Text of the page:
There’s no doubt that I would have been spared a lot of physical and emotional pain if I had never gotten Gypsy, and if either Tony or Prince had been my first horse instead.  But in some ways, I’m glad she was my first horse, because I learned a lot from Gypsy.  I learned that the things we dream of don’t always match reality, and I learned that there are always going to be some situations where my best just isn’t good enough, no matter how hard I try.  I learned that sometimes reaching our goals means being willing to make some necessary adjustments, and that there’s nothing wrong with accepting help when it’s needed.   Most of all, I learned not to give up, even in the face of failure and humiliation, when we’re chasing our dreams.

Life, just like Gypsy, is going to knock me down hard some times.  But that doesn’t mean I can’t get back up and try again.

 

 

A Prince Of A Horse

Prince in St. JamesPrince is not a name I would ever have chosen for my horse.  Having grown up watching “Fury” and reading books like “Midnight” and “Black Beauty,” I had always dreamed of having a horse that was spirited and beautiful, and I wanted it to be named accordingly.  But Prince was eight years old when I got him and already knew his name, so I had no choice but to let him keep it.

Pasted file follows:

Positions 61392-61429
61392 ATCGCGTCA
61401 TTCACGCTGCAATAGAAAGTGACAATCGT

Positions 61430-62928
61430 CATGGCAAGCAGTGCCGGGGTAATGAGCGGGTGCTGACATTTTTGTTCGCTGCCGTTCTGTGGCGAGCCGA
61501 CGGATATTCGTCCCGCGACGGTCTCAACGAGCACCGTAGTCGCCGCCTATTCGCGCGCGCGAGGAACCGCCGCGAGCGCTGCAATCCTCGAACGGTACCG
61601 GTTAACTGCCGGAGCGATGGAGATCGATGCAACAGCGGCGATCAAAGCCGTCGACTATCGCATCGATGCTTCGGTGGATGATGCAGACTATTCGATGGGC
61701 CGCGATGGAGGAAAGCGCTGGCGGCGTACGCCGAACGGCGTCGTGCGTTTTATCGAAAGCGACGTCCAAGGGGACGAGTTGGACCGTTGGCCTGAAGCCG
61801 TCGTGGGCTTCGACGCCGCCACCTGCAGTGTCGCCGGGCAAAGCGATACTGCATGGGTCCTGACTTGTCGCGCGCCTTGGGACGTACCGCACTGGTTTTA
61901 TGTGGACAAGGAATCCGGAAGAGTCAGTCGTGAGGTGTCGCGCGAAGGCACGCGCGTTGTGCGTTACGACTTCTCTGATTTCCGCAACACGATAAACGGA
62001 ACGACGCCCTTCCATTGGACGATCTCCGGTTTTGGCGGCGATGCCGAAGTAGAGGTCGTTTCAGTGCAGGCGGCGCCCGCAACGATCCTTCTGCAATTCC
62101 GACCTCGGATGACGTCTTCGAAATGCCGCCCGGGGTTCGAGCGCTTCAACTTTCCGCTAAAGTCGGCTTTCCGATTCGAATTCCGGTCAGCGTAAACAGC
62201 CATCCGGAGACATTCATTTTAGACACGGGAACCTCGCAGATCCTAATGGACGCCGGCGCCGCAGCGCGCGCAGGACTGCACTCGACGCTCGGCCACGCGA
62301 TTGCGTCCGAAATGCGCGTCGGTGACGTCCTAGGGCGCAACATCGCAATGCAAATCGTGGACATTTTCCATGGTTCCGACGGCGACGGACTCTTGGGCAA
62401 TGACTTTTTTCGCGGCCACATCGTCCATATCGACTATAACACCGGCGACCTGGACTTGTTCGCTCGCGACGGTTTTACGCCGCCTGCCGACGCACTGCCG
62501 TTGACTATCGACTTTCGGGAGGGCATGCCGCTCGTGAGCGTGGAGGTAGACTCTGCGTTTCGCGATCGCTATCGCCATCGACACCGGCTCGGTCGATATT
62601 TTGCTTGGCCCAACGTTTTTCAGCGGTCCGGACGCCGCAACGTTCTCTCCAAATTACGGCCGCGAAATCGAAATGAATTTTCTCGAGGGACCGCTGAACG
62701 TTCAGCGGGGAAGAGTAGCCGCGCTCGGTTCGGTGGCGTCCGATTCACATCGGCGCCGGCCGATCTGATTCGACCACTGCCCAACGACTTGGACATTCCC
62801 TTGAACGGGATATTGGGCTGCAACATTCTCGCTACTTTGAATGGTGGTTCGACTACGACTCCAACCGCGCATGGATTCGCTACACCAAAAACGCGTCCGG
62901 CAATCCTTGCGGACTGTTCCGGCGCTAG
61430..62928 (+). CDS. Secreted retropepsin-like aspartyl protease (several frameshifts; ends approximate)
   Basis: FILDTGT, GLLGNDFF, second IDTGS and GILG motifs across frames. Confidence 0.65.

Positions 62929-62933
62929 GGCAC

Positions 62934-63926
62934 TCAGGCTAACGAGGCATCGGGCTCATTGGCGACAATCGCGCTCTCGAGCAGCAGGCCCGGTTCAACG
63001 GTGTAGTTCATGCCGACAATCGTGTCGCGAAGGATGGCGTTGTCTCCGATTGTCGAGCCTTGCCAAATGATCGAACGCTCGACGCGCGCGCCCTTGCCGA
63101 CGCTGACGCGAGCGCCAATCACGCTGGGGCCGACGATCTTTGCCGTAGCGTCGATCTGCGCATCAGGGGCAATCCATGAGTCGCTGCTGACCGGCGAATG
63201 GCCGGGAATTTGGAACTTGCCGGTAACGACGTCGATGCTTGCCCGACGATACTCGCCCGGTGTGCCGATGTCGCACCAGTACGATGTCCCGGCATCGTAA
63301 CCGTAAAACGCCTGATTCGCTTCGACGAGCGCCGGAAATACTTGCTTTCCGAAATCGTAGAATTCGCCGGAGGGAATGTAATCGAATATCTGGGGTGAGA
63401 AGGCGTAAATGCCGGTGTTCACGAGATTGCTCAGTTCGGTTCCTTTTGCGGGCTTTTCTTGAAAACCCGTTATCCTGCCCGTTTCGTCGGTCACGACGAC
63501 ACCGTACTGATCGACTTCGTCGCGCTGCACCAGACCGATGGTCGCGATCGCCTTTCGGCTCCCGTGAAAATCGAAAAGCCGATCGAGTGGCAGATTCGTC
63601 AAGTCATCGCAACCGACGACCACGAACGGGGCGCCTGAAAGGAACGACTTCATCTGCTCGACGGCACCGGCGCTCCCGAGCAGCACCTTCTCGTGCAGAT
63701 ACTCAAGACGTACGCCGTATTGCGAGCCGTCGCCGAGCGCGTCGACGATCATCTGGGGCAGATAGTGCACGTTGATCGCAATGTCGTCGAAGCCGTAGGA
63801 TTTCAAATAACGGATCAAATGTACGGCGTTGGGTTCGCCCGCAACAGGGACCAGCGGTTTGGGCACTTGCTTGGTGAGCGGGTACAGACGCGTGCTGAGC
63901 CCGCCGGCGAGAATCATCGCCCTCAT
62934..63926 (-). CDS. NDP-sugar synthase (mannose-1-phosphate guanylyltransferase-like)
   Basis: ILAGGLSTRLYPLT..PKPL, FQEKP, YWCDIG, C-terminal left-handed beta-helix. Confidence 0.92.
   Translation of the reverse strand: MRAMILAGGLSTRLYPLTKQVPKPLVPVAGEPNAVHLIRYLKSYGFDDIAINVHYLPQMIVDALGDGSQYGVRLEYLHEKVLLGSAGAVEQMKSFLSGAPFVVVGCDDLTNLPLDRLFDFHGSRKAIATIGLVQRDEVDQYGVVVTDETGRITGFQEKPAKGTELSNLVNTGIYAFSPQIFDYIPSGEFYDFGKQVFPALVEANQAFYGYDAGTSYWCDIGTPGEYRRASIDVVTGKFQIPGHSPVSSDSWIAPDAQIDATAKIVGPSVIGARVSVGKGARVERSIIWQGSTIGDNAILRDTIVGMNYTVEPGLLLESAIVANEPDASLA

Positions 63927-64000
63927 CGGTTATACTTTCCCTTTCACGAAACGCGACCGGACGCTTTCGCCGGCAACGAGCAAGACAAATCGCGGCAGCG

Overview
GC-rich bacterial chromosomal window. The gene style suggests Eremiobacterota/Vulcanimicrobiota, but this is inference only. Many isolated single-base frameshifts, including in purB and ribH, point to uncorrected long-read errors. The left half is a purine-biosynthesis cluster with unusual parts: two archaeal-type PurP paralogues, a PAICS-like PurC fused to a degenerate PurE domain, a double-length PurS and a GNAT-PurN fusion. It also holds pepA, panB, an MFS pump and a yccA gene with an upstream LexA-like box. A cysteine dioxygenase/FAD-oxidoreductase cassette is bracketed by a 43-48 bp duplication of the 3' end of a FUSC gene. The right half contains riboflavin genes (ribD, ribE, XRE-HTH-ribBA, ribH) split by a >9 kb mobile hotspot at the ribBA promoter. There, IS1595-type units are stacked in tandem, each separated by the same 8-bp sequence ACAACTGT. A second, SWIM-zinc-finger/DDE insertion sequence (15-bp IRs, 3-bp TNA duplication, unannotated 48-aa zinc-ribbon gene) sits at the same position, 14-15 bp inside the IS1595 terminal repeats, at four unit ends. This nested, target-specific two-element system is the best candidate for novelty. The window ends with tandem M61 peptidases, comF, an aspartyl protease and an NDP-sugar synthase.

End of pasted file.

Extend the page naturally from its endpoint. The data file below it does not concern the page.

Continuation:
He was handsome, with a copper-colored coat, a black mane and tail, and a white stripe down the middle of his face.  He was a calm, easy-going horse rather than a spirited one, and since I was fourteen and inexperienced when I got him, that was a good thing.  My first horse, Gypsy, had been very spirited, and after she had bitten, kicked, and bucked me off, I was more than ready to appreciate a horse who actually seemed to like people.

Honestly, Prince liked people more than any horse I have ever known.  I got him a couple years after my family had moved to a small town in Kansas, and kept him at a small stable where he had access to a large pasture.  Everyone else at the stable had to spend some time catching their horses when they wanted to ride them.  I simply called Prince and he came trotting right over, eager to see if I had some food for him, which I always did.  He was easy to ride as long as I made it clear that he wasn’t allowed to stop and graze along the way.  Even when I wasn’t feeding or riding him, Prince always stayed near me when I was at at stable, occasionally  resting his head on my shoulder or nudging me hopefully to see if I would give him a treat.